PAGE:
In “Approaches for the Electrochemical Interrogation of DNA-Based Sensors: A Critical Review,” Miguel Aller Pellitero, Alexander Shaver, and Netzahualcóyotl (Netz) Arroyo-Currás reviewed the specific advantages of the electroanalytical methods most commonly used for the interrogation of DNA-based sensors.
Arroyo-Currás, ECS member and associate editor, Journal of the Electrochemical Society sensors technical area, provided more background information to the article in response to questions from the ECS Blog.
What are DNA-based electrochemical sensors?
These are measurement platforms that employ any form of DNA as the molecular recognition element. We must remember that electrochemistry is extremely sensitive (for example, there is significant work regarding stochastic detection of single entities like molecules, nanoparticles and whole cells and viruses) but lacks specificity; thus, relying on the molecular binding properties of DNA allows us to selectively detect molecules even in complex biological environments.
DNA-based sensors may use single- or double-stranded DNA, as well as structured DNA (having stable secondary conformations), and three-dimensional DNA including, for example, DNA tetrahedra and DNA origami. Typically, the DNA receptors are either covalently-bound to or adsorbed onto the electrode. They are also chemically modified to contain covalently-bound redox reporters for sensing purposes or combined with redox mediators in solution. In these sensors, target binding to the DNA monotonically alters electron transfer between the reporter/mediator and the electrode with increasing target concentrations. The actual sensing mechanism depends on sensor architecture.
Regarding selectivity, if the DNA receptors are carefully selected via in-vitro enrichment processes; for example, systemic evolution of ligands by exponential enrichment (SELEX), they can achieve impressive target selectivity. One example of this, is our PNAS work demonstrating that electrochemical sensors employing DNA aptamers as receptors achieve selective and highly precise measurements of specific molecules such as antibiotics or chemotherapeutics in unprocessed, whole blood both in vitro and in vivo.
Why are DNA-based sensors important?
The binding versatility of DNA means that DNA-based receptors can be used to detect a great variety of biologically important molecules, including small molecule therapeutics, peptide, nucleic acid and protein biomarkers and even whole viruses or cells. This ability of course depends on sensor architecture, signaling gain and specificity. For those molecules that do not effectively bind to DNA, several research groups are currently working hard to produce chemically modified nucleobases, which when integrated into DNA oligonucleotides could further expand the affinity of DNA for difficult-to-bind molecules. Moreover, DNA can be easily and cost-effectively synthesized in large quantities and modified to tolerate prolonged exposure to biological fluids.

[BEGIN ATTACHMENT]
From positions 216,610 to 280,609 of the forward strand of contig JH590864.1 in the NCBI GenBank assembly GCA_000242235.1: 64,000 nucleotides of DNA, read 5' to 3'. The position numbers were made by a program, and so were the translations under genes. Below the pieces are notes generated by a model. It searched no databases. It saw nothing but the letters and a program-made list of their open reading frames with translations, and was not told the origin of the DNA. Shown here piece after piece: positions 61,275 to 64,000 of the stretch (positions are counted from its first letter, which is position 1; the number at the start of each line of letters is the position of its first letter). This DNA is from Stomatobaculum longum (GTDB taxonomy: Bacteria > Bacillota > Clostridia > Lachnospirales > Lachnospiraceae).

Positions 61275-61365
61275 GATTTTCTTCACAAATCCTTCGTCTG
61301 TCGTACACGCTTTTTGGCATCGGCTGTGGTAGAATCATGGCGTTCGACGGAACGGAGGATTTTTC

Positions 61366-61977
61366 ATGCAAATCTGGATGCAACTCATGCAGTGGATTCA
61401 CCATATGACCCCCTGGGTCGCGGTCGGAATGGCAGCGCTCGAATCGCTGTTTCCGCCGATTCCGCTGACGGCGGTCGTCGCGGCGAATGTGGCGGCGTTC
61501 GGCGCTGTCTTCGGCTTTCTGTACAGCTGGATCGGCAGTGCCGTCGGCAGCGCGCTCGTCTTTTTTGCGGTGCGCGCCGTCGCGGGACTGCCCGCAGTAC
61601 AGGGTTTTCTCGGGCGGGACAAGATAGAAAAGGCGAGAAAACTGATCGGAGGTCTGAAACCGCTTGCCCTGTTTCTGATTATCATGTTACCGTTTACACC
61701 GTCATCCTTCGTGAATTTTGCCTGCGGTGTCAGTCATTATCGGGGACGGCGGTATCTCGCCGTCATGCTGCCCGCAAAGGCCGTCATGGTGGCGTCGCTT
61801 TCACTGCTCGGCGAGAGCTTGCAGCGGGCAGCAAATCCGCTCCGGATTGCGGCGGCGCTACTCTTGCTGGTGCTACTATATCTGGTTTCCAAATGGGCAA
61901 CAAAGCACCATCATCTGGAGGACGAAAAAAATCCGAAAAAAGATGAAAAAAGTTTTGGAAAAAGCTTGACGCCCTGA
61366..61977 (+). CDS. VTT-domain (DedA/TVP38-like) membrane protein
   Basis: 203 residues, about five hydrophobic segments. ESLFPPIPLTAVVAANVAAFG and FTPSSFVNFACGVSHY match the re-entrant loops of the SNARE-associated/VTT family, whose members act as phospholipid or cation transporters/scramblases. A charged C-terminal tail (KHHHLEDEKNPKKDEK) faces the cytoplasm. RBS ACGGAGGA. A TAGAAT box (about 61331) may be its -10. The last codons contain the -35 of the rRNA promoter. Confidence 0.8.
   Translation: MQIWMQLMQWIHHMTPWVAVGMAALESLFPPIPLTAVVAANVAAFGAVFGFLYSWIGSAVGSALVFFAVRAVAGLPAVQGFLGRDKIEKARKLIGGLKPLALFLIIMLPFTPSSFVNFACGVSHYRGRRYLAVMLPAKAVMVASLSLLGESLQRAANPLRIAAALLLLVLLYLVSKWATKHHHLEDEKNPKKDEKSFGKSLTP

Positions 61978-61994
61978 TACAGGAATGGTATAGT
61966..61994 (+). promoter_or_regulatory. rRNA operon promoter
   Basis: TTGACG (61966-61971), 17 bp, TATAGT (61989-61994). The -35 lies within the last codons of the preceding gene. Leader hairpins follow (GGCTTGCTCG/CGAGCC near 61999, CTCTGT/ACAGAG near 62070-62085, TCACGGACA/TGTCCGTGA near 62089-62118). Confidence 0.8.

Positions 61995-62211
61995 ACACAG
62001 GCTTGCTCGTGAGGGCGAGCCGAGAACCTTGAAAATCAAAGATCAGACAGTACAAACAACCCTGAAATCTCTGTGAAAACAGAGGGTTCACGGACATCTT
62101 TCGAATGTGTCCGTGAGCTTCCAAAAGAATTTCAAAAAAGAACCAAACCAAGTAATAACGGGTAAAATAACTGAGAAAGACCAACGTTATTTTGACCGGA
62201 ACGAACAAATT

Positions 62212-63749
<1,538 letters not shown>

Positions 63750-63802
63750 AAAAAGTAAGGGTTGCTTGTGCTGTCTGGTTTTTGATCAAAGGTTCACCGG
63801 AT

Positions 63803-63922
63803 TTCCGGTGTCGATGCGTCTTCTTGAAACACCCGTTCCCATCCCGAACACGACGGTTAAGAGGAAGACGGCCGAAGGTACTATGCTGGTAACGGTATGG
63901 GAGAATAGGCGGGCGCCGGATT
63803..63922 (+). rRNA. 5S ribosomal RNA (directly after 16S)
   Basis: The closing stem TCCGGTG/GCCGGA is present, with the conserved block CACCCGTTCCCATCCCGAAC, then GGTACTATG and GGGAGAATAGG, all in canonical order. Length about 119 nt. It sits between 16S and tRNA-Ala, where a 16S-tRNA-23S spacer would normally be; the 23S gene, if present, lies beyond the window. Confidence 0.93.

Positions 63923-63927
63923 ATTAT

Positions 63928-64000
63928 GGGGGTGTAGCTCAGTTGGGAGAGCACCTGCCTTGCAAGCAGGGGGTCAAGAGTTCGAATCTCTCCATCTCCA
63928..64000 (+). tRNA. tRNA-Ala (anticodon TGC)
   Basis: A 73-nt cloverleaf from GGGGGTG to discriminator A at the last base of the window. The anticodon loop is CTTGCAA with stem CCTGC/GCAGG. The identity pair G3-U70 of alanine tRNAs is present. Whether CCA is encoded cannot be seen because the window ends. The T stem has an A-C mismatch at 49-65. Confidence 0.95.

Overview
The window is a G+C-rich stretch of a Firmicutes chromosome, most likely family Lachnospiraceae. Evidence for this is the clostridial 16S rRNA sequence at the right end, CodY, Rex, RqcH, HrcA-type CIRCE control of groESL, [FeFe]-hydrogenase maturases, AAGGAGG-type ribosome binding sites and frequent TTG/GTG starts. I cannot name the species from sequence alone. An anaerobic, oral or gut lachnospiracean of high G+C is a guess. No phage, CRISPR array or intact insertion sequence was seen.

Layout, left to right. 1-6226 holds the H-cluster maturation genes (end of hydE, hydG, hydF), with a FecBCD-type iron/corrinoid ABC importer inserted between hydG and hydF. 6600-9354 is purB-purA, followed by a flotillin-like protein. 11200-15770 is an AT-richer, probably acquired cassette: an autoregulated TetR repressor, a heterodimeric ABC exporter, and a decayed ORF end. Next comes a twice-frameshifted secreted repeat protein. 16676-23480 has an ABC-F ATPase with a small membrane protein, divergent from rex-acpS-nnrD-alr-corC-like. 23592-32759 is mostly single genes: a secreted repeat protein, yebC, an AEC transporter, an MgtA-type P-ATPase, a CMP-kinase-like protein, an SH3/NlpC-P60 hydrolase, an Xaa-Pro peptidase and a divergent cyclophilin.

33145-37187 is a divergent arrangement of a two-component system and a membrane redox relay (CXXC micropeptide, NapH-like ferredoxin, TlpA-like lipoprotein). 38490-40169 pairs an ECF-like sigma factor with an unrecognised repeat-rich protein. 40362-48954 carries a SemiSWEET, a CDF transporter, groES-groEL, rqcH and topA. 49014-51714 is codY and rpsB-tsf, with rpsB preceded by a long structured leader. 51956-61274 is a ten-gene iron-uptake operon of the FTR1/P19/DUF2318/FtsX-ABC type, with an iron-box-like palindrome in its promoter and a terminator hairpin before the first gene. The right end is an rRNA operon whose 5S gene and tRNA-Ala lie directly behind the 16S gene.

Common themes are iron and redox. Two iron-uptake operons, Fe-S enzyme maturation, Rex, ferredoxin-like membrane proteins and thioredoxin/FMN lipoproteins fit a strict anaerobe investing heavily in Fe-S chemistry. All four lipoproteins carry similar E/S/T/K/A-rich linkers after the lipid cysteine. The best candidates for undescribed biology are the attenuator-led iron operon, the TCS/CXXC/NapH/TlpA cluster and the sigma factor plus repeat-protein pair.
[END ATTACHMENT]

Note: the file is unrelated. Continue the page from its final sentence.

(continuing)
Can DNA-based sensors revolutionize healthcare?
The answer is to be found as the field continues to advance. However, we speculate that DNA-based electrochemical sensors will help with the translation of medical diagnostics to highly precise decentralized systems; for example, those allowing the monitoring of treatment adherence or health status at home or at follow-up clinics. Moreover, some DNA-based sensors such as those employing DNA aptamers uniquely support reversible and continuous sensing in biological fluids for a great variety of therapeutic targets. This feature may enable the use of closed-loop control systems to improve the efficiency of, for example, drug delivery in the clinic.
Potential challenges to mainstreaming/commercializing DNA-based sensors
Very little rigorous validation of DNA sensor technologies under real-world conditions has been carried out to date. The field must work hard to demonstrate the use of sensors in pre-clinical and clinical environments, employing properly implemented statistical methods and validation against gold standards, to reveal the true achievements and limitations of these sensors in the space of diagnostics and other medical applications. Our group is working hard to perform some of these validation studies with support from the Johns Hopkins Hospital system.
NOTE: Pellitero and Shaver are students affiliated with the Department of Pharmacology and Molecular Sciences, Johns Hopkins University School of Medicine where Dr. Arroyo-Currás is Assistant Professor.